The social security "reformers" refuse to give up. And it hard to blame them, since a good chunk of the Republican Congressional caucus believes—for a host of reasons—that privatization of Social Security will be an unalloyed good, and since a nonzero contingent of the Democratic Congressional caucus is afraid of anything that smacks of socialism.
In this recent article from the Washington Times, we find that President Bush is willing to increase payroll taxes to "fix" the system, but that is not all he wants.
Since November, Mr. Bush has said everything should be on the table in the effort to fix the program's finances—a statement in sharp contrast to his declaration after the 2004 elections that "We will not raise payroll taxes to solve this problem."
Asked twice in recent weeks about the president's plans, White House press secretary Tony Snow wouldn't rule tax increases out.
"I'm not ruling it up and I'm not ruling it down, because you know what, as you and I have seen in the past, definitions of these things can be very squirrelly," Mr. Snow told reporters at one briefing....
Sen. Mitch McConnell, the Kentucky Republican who will become the party's Senate leader next year, also says all options are on the table as he tries to force the issue onto the agenda.
"We all know this is an enormous problem," he told a farm group recently, according to the Associated Press. "We all know that it will get worse each year if not tackled. Sometimes, divided government produces very good results on big issues."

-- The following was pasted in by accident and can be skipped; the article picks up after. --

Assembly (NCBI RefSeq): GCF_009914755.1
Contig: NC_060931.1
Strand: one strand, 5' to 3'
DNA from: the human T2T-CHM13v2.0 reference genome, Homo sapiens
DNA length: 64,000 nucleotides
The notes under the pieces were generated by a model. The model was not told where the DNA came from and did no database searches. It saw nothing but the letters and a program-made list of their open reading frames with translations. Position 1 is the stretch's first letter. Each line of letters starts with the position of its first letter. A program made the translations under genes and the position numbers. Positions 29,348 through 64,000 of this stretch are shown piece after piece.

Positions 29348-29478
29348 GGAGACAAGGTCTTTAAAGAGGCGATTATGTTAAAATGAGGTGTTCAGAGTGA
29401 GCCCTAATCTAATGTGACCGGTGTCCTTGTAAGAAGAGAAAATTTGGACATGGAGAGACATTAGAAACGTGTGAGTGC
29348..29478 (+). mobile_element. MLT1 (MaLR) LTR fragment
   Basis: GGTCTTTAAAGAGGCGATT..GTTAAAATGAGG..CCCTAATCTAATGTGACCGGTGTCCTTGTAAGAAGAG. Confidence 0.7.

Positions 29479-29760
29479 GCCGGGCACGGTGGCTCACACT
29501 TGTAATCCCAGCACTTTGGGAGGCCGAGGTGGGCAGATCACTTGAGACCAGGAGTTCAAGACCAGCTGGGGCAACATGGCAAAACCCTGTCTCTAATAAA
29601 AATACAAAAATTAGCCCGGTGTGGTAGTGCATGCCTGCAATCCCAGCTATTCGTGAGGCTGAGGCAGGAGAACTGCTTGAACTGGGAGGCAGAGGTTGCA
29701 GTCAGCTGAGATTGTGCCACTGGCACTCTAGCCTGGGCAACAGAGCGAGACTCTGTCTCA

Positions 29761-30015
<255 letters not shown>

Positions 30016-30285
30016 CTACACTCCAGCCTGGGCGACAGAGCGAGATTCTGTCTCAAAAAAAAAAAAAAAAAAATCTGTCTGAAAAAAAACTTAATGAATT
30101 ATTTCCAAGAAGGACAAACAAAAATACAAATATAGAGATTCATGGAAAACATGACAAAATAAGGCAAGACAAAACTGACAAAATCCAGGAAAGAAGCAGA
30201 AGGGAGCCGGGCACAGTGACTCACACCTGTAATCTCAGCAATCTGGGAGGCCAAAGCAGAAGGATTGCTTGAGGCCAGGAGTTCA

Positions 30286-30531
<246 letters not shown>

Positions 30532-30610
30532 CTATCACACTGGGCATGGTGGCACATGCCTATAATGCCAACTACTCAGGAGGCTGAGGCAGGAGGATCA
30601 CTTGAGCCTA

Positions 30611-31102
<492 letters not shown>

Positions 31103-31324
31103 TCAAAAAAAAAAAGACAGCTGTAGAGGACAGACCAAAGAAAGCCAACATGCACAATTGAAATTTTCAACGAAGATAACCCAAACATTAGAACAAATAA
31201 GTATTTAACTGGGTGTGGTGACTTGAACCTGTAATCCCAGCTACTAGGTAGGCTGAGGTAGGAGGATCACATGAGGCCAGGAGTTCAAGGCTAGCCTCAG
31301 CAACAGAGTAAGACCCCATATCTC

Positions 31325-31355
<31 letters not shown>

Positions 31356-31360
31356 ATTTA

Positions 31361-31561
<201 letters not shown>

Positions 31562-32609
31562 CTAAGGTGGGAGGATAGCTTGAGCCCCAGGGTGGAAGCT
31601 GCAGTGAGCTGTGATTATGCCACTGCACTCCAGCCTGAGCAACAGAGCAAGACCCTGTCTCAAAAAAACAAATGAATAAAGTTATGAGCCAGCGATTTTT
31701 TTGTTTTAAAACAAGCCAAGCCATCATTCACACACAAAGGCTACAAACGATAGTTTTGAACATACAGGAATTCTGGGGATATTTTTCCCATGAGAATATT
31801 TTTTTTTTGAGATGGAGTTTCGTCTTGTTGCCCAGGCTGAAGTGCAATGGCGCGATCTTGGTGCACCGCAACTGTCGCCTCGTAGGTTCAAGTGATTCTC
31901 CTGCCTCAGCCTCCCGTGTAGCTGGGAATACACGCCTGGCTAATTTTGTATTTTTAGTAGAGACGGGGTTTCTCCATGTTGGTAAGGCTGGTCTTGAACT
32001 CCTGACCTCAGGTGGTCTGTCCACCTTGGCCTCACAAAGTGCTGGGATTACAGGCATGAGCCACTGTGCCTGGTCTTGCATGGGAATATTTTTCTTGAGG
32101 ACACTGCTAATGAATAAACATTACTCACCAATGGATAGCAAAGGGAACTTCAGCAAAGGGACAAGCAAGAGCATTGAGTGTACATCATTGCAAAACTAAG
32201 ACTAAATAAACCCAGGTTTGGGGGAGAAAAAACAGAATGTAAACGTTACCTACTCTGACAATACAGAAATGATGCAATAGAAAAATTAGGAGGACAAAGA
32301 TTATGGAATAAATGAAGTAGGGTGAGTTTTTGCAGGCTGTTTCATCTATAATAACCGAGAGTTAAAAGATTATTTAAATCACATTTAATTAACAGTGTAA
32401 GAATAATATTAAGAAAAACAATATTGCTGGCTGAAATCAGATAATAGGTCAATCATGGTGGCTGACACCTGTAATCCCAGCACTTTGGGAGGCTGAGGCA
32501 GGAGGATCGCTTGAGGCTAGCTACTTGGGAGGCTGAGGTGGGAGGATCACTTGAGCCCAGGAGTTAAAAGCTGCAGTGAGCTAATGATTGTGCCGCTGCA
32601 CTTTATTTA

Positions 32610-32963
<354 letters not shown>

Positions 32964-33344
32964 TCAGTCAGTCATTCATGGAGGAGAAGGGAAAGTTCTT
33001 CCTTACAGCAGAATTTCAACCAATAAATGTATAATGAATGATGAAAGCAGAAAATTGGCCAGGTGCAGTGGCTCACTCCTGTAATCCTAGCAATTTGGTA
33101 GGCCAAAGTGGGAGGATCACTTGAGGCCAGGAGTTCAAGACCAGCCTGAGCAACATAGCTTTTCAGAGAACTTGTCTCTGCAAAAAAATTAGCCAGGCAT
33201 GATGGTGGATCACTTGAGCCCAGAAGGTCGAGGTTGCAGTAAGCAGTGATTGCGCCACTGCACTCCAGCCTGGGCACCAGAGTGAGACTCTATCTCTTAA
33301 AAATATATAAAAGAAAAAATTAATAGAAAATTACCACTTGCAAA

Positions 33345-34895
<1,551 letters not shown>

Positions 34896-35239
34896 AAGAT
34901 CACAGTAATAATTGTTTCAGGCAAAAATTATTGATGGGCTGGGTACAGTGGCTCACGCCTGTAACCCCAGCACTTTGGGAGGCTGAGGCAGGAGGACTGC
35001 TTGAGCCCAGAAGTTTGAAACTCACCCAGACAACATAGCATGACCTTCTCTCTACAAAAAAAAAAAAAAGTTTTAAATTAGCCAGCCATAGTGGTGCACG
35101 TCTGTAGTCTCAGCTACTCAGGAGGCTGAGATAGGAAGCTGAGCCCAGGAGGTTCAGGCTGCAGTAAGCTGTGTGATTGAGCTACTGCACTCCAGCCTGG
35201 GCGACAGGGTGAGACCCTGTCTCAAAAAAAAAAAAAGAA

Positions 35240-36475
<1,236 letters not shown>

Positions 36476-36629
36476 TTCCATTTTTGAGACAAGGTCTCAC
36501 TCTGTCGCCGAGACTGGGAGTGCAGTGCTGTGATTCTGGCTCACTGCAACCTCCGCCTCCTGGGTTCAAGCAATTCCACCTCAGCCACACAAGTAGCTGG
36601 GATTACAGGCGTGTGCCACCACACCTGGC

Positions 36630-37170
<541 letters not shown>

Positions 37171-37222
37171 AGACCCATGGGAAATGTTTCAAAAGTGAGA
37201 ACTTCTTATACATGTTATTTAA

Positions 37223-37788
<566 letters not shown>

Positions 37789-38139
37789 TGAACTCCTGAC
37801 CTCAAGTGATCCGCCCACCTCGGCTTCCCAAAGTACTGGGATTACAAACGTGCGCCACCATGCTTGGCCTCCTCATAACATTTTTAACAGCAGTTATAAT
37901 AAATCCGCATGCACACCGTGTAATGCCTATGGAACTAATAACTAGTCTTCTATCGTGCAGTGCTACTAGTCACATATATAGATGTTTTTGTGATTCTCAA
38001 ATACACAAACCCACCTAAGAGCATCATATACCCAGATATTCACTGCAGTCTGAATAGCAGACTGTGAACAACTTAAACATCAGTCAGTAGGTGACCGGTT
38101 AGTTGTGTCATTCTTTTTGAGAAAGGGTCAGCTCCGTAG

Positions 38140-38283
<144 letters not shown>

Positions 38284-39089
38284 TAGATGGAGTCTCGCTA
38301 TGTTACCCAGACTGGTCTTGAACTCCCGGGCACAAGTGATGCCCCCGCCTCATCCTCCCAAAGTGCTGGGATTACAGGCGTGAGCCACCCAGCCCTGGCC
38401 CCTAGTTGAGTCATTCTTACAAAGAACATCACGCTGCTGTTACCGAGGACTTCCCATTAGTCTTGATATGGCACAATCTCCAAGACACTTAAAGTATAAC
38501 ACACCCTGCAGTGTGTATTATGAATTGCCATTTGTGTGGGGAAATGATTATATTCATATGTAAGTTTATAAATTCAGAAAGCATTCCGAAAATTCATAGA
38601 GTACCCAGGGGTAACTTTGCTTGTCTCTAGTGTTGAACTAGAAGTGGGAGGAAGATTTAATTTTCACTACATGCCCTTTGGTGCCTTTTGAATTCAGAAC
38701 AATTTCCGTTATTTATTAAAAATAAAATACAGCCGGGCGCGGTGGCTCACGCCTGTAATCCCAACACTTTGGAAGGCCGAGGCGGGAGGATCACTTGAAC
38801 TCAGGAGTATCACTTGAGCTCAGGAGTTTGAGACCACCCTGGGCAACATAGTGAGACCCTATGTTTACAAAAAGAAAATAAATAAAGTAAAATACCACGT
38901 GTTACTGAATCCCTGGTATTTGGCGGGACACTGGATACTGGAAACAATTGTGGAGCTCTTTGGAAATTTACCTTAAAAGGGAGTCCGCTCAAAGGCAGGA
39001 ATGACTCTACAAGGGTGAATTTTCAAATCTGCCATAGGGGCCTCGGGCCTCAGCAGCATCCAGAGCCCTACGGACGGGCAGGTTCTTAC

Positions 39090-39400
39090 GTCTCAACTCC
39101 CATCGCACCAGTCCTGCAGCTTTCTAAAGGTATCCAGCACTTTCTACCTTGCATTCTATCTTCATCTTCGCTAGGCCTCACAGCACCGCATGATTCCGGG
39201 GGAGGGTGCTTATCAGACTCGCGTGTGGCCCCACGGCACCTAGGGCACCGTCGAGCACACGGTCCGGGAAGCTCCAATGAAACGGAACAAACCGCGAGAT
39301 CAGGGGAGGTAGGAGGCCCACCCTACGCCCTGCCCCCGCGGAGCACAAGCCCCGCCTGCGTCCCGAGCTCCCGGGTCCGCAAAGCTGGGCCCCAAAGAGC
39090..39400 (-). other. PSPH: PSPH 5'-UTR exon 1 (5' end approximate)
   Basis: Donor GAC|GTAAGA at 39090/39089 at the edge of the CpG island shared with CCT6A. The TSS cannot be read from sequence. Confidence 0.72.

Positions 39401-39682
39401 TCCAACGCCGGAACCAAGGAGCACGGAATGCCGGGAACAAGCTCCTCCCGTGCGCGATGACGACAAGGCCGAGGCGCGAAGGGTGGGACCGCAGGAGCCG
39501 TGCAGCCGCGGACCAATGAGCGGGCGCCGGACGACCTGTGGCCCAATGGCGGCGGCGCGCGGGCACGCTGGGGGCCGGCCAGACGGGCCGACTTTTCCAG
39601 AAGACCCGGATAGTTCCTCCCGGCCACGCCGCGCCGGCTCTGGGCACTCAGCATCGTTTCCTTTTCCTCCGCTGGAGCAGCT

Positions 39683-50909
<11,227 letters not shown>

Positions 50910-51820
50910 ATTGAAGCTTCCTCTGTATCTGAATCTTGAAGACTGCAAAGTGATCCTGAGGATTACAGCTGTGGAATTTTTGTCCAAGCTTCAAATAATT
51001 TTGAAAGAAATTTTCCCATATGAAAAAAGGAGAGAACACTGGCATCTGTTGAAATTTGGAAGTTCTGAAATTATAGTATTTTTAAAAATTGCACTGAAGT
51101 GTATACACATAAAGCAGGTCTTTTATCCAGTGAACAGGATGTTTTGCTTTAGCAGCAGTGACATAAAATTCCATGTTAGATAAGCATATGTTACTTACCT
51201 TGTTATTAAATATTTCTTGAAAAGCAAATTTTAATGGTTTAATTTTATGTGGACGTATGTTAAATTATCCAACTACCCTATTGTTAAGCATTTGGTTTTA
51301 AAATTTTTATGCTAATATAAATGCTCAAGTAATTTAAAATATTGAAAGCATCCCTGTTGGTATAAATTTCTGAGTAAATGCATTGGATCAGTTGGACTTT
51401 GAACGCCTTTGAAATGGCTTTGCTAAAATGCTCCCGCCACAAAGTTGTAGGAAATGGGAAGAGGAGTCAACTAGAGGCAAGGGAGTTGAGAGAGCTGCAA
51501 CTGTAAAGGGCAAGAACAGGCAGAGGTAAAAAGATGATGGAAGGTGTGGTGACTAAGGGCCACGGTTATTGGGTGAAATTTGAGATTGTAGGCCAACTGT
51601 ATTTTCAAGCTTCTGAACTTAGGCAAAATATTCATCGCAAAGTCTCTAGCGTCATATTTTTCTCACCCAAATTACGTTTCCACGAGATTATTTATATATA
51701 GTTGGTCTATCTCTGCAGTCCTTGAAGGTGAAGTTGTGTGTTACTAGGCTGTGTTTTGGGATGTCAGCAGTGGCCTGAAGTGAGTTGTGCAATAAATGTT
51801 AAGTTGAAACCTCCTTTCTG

As Max Sawicky rightly points out, news of the impending demise of Social Security is based on two assumptions, both tenuous. First, economic growth has to stink in the long run. Second, the federal government has to ignore the chance to raise revenue to fund the program out of general revenues. (It is somehow both amusing and unsettling to see confirmed members of the Church of the Great Market somehow convince themselves that the market will not deliver in the long run.)
Politicians like McConnell have a number of reasons to hate Social Security in its current form. It is a wildly successful government program that needs the government, or at least an entity not interest in big management fees, to operate so cheaply. It indicates that the market for secure old age and disability pensions has failed a wide section of Americans. And it denies big financial institutions the ability to play profitable games with a big pile of money.